Posted by Jonathan Maus (Publisher/Editor) on September 26th, 2012 at 10:23 am
After just four years in business, Portland Design Works has made a solid name for itself in the bike industry. It was September 2008 when we first shared that a young, former general manager at Planet Bike, Erik Olson, was leaving Wisconsin to start up a new company here in Portland. Olson came here specifically to allow his endeavor to feed off our rich and vibrant bike culture. A few months later he joined forces with fellow Planet Bike co-worker Dan Powell. And the rest, as they say, is history.
From their headquarters just off the busy bikeway of N. Williams Ave, Portland Design Works has built a distinctive brand on a shoestring marketing budget. They've done it by doing creative projects (Circulus anyone?), by becoming part of the community, and of course by designing some very cool, distinctive and functional products.
Earlier this month I spent some time with Powell, Olson, and Sales Manager Kevin Murphy to chat about how business is going and to get a peek at their latest offerings.
It's a hectic time of year for the PDW crew. They were not only prepping for the big Interbike trade show in Las Vegas when I stopped in, they were also getting ready for the time change and the early darkness that comes with it. PDW boasts a wide variety of products — from tools to tire inflation devices — but they might be best known for their lights. Their Danger Zone rear LED (MSRP $37) sells so well they can hardly keep up with demand.
Strong light sales have allowed Olson and Powell to extend their product range. Next month they'll launch the Dios Thronos, their first saddle. "It's like Crocs," Powell said as I picked one up and squished it with my fingers. The narrow profile Thronos is one solid piece of EVA foam (in red, black, or white) crafted with what they say is just the right density. It's also completely waterproof and scuff-resistant. Powell says at just under $40, a lot of people will want to swap out their stock saddle for the Dios Thronos.
While lights might pay the bills, PDW is fast-becoming a leader in fenders.
The other product they were excited to show me were their Full Metal Fenders, PDW's first-ever, full-coverage metal fenders. These things have some nifty features that make them much easier to install than some other metal fenders on the market; like a cut-out under the fork for tight tire clearances, a special bracket for fitting around road brake calipers, and even handy little eyelets you can attach to the axle if your fork doesn't have them. Look for these to retail around $120 and be in shops by mid-October.
Another new fender from PDW are the "Dave Gray" fat bike-specific fenders. If you haven't heard, fat bikes are a fast-growing niche in the bike industry. With tires nearly 4-inches wide, the bikes can go anywhere — snow, sand, mud, or whatever you can throw at them. Olson said he realized fat bikes were a full-fledged movement after attending the "Frostbike" trade show in Minnesota in February. Their Dave Gray model pays homage to the man who designed the bike that started it all, the Surly Pugsley. Gray helped PDW with the design and lent his signature to the fender itself. Olson says he was honored that Surly put them on their Pugsley at Interbike. As for sales, they sold 600 units in the first month (at $20 for the front, $28 for the rear) and it looks to be another winner for PDW.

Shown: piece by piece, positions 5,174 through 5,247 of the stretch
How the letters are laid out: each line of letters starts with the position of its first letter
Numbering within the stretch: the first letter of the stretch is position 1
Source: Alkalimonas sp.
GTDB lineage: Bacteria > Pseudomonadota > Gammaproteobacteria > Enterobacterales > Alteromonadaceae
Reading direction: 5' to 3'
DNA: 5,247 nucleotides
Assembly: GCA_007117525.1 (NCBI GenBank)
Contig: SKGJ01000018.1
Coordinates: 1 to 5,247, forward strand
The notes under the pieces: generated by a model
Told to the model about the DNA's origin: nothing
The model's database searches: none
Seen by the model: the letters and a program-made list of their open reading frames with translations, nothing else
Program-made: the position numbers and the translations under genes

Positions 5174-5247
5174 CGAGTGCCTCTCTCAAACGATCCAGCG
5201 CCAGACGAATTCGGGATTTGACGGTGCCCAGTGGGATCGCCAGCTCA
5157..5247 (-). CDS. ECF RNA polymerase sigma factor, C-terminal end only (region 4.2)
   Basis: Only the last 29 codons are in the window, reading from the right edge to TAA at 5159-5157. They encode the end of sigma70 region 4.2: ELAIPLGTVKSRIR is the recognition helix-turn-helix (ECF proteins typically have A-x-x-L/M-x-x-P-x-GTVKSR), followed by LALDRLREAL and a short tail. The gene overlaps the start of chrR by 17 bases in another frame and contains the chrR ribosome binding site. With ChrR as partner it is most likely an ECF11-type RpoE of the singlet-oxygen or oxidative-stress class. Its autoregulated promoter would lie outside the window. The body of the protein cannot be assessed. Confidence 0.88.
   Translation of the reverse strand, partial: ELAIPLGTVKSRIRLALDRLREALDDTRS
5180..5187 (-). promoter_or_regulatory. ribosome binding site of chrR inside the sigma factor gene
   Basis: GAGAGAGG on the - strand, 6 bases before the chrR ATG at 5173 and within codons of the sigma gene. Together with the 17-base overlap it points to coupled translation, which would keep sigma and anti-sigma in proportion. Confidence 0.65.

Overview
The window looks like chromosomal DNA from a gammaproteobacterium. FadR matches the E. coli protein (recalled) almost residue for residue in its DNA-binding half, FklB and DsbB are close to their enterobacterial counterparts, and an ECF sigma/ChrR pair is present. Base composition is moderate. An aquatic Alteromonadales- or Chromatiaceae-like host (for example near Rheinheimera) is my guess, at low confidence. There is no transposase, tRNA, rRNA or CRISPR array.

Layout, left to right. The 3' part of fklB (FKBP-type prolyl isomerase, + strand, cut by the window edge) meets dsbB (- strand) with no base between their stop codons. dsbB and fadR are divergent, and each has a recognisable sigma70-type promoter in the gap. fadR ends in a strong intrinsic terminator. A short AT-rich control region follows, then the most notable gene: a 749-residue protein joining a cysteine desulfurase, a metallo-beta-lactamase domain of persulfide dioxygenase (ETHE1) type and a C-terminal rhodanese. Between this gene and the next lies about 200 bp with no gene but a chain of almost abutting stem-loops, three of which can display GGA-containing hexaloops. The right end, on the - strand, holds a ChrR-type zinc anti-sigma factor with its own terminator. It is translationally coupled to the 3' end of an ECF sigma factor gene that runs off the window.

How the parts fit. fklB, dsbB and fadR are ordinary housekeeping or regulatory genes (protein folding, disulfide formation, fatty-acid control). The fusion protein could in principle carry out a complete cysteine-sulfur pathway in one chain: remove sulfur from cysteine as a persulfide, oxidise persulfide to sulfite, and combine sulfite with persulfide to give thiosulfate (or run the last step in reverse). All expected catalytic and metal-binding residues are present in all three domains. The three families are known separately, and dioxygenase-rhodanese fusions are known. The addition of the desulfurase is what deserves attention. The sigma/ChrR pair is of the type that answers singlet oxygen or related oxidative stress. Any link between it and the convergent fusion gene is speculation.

Rounding out their fender line, PDW now has an all-aluminum Xcalibur model. It's a clamp-on style fender that replaces their Machete model.
As you might have noticed with their Mach Schnell Goggles and other products in their "What Have You" category, PDW likes to keep things interesting. Along those lines is their new Bird Cage, a water bottle cage stamped out of a single piece of aluminum that takes on the shape of a swallow. Available next February-March for around $20 a piece, Powell says the Bird Cage is an attempt to have fun with what's usually a mundane part of a bike.
Far from easing into the bike industry, these products make it clear that PDW is pushing their way in and making a name for themselves. They're finding a sweet spot by offering shops a high-quality product at a good price, without all the commitments and strings that are attached to carrying the larger brands. They are also a favorite with the type of smaller, independent bike shops that dot Portland's streets. "The small shops are who give us the opportunity," says Powell, "They're quicker to embrace us."
While they appeal to small shops, they've also made inroads into some of the nation's largest bike retailers. Powell estimates their products are carried by about 1,000 around the country (out of about 3,000 total).
It's only been four years, but Sales Manager Kevin Murphy (who's been at the company for two years) knows PDW isn't a new kid on the block any more. "When I call shops, they know me now... When I say I'm with Portland Design Works, they pay attention... it wasn't like that before." But while their brand is solid and they're on solid footing for a young company, PDW is far from an industry juggernaut. "We haven't arrived yet," says Murphy, "But we're a hell of a lot closer."
— See more from Portland Design Works at RidePDW.com.